i say, marseille….

well it had to happen. we’ve had glorious weather for the whole trip but today has started grey and lou says the meteo is forecasting storms this morning and showers this afternoon. good job we’ve planned a museum visit!

we arrived yesterday after following the coast from toulon rather than the motorway. tom tom had a few wobbles, like taking us through the centre of st cyr la mer and its wonderful but narrow plane tree lined main street and not being able to count the number of exits on some roundabouts. the views of the bay at bandol were pretty and from the forest behind the calanques approaching cassis quite spectacular if we weren’t all sceneryed out by corsica! before marseille we came over la gineste, a wild and open landscape that has an army firing range in the middle!

tom tom did his best to find the hotel but was frustrated by a number of closed streets. we noticed a lot of police around and then spotted a few tired runners with numbers on. we had arrived at the tail end of a city marathon! down a back street off a wide boulevard with trams lines down the middle (rue de la republique, of course!) we found the b and b hotel with its teensy car park under the building. we did the booking in bit and then went off to find drinks and plan the rest of the day.

a lively brasserie just across from here in the place joliette was doing good business so we sat ourselves down. watching large plates of huge burgers with chips made our mouths water so we ordered two ‘chessy’ burgers with chips and salad but mine ‘sans fromage’. with a cinquante of rose we sat under a blue sky and enjoyed the view.


across the ‘place’ was the old building called ‘les docks’, former dock warehouses now being turned into shops, offices and restaurants. across from there was a huge modern building called ‘les terraces du port’. we went to explore after lunch and found an enormous and very modern shopping mall over three floors boasting 190 boutiques and restaurants.


amazingly, it was all open even though it was sunday and doesn’t close until 10pm and 1 in the morning for the restaurants. we sailed up on the escalators and wandered around ‘window licking’ as the french call it. up on the top floor we found the real ‘terraces’ which stretch the length of the building and overlook the docks.


we watched a ferry arrive from tunisia and could see others away to our right.  back downstairs we decided a little sieste wouldn’t do any harm and we hadn’t yet collected our stuff from the car and settled into our room up on the sixth floor…no, sad to say, no view of the water!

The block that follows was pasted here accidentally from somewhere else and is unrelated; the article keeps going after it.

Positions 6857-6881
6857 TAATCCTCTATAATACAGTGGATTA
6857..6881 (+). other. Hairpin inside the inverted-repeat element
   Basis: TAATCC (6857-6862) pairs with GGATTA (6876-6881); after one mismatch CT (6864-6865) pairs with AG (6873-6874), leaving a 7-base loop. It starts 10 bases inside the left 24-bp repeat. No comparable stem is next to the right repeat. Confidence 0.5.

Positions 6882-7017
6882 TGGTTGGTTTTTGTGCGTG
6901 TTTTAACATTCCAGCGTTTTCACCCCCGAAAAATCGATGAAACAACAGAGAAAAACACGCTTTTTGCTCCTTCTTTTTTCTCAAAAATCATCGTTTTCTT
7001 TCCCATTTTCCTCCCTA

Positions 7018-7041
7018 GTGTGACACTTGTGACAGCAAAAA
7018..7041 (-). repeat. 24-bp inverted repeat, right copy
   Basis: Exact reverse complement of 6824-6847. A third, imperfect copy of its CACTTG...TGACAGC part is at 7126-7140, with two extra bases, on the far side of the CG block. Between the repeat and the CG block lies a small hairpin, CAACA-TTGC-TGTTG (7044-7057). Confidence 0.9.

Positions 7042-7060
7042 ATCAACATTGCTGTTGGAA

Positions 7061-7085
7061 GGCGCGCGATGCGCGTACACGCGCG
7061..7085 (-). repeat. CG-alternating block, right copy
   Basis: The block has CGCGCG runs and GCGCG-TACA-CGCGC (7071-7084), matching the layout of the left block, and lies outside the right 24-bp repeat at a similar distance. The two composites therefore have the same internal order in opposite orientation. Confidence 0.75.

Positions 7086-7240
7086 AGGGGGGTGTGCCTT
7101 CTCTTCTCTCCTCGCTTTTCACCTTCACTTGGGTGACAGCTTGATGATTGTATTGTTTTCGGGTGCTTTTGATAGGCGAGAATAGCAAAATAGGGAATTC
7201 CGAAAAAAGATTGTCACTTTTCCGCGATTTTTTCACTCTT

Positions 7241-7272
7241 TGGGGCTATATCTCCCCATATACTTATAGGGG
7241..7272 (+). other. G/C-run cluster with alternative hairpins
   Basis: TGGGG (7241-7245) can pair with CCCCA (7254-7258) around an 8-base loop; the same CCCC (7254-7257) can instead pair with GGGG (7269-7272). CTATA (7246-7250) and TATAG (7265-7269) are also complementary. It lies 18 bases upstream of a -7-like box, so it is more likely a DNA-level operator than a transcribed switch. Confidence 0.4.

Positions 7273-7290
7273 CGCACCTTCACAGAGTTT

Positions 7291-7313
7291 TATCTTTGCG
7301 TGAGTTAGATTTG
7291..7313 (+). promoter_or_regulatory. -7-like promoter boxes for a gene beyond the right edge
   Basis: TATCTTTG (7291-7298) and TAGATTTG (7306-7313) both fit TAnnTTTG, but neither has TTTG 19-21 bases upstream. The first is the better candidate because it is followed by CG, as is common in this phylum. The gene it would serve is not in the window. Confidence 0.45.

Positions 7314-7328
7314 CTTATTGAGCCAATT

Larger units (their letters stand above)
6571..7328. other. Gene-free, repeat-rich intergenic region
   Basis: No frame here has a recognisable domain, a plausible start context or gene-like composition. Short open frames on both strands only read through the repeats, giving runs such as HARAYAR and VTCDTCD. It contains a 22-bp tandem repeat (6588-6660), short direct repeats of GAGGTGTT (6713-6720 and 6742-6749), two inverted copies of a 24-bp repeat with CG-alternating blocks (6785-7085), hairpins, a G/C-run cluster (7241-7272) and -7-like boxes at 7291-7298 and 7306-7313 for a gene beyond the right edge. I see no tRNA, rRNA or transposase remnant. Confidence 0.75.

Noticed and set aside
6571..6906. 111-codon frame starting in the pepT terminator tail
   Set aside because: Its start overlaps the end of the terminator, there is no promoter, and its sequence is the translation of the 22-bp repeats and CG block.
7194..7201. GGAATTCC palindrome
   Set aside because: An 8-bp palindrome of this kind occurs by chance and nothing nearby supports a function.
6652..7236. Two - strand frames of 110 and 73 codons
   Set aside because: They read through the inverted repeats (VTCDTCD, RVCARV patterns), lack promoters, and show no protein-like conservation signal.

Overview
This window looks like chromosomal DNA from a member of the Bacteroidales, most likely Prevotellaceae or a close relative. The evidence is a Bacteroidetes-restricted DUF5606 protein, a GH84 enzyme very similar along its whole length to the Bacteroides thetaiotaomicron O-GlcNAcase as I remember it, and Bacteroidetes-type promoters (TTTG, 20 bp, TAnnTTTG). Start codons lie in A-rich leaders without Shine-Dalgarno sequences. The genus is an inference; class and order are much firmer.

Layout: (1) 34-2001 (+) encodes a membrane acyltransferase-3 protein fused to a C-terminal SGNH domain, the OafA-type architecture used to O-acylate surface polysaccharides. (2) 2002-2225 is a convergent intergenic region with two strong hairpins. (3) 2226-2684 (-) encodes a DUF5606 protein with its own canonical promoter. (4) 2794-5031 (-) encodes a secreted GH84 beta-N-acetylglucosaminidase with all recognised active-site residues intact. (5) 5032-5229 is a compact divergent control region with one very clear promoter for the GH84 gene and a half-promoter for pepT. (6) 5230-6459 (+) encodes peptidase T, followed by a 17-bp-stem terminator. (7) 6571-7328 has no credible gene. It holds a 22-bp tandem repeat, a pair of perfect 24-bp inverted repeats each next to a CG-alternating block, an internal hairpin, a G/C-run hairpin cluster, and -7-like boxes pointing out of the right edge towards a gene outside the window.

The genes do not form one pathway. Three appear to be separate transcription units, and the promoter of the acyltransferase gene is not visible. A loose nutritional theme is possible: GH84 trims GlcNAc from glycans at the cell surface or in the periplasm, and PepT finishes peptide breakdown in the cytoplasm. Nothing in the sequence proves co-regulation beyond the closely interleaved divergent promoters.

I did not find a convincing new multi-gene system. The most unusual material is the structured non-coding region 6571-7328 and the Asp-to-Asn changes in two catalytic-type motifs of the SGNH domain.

later, armed with a map we had been given by the tourist office desk in ‘les terraces’ we walked straight down the rue de la republique to the vieux port.


the boulevard is lined with blocks of six storey apartment buildings all in the same style that are being renovated; some are still lived in, some in the process of being gutted and some with signs saying ‘new flat for sale’.  i wondered where the old tenants are being housed while all this urban renewal goes on. walking back later we popped into a small corner shop and bar to buy some bits and bobs. outside elderly arab and chinese men and women were playing cards and dominoes at pavement tables. a young man came up to the till while we were waiting to pay and asked for ‘deux’. he was given two single cigarettes and paid three euros for them. what a contrast with the shoppers and diners in ‘les terraces’!


the vieux port is huge and lively. rows and rows of bars, cafes and restaurants everywhere you look. on the water rows and rows of boats of every size, ferries leaving regularly and a busy metro station in the middle of the enormous concourse between the water and the road at the innermost edge. its roof is mirrored on the underside and you get a disorienting view of passersby as you gaze up at it.


we walked on around the port following the notre dame de la garde walk without any intention of climbing up to notre dame itself, a church that can be seen from every point in marseille.


we climbed as far as abbaye saint victor, a rather austere fortress-like church towards the eastern end of the vieux port.



from there we walked down some steps to the quay and back along towards the rue d’orves, a wide street that was more like a ‘place’. full of bars (as is everywhere!) we sat in the shade of one opposite the art and craft museum, closed mondays!  sipping a cool glass of rose and people watching was very pleasant as the whole range of marseille life passed by. multicultural, multiracial and all ages and groupings sat and drank or walked and talked or did a bit of all four!


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